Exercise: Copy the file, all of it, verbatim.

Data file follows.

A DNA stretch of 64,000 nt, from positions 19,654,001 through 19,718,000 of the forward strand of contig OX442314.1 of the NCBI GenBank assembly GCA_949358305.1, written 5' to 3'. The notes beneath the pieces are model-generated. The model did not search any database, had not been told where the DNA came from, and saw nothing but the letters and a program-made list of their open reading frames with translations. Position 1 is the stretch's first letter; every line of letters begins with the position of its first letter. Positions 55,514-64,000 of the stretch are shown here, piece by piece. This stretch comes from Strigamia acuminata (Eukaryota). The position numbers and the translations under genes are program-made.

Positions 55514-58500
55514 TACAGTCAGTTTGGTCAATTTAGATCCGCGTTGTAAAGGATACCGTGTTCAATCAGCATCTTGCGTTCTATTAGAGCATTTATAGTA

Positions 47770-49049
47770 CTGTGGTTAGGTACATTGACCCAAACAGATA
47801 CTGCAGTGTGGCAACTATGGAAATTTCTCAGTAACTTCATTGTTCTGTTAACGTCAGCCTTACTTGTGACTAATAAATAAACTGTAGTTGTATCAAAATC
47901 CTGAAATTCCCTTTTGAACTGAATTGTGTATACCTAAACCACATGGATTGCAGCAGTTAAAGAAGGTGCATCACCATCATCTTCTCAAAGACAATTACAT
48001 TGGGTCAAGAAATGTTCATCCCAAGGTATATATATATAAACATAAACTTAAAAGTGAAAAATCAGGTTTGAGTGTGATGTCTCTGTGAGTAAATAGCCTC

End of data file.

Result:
A DNA stretch of 64,000 nt, from positions 19,654,001 through 19,718,000 of the forward strand of contig OX442314.1 of the NCBI GenBank assembly GCA_949358305.1, written 5' to 3'. The notes beneath the pieces are model-generated. The model did not search any database, had not been told where the DNA came from, and saw nothing but the letters and a program-made list of their open reading frames with translations. Position 1 is the stretch's first letter; every line of letters begins with the position of its first letter. Positions 55,514-64,000 of the stretch are shown here, piece by piece. This stretch comes from Strigamia acuminata (Eukaryota). The position numbers and the translations under genes are program-made.

Positions 55514-58500
55514 TACAGTCAGTTTGGTCAATTTAGATCCGCGTTGTAAAGGATACCGTGTTCAATCAGCATCTTGCGTTCTATTAGAGCATTTATAGTA

Positions 47770-49049
47770 CTGTGGTTAGGTACATTGACCCAAACAGATA
47801 CTGCAGTGTGGCAACTATGGAAATTTCTCAGTAACTTCATTGTTCTGTTAACGTCAGCCTTACTTGTGACTAATAAATAAACTGTAGTTGTATCAAAATC
47901 CTGAAATTCCCTTTTGAACTGAATTGTGTATACCTAAACCACATGGATTGCAGCAGTTAAAGAAGGTGCATCACCATCATCTTCTCAAAGACAATTACAT
48001 TGGGTCAAGAAATGTTCATCCCAAGGTATATATATATAAACATAAACTTAAAAGTGAAAAATCAGGTTTGAGTGTGATGTCTCTGTGAGTAAATAGCCTC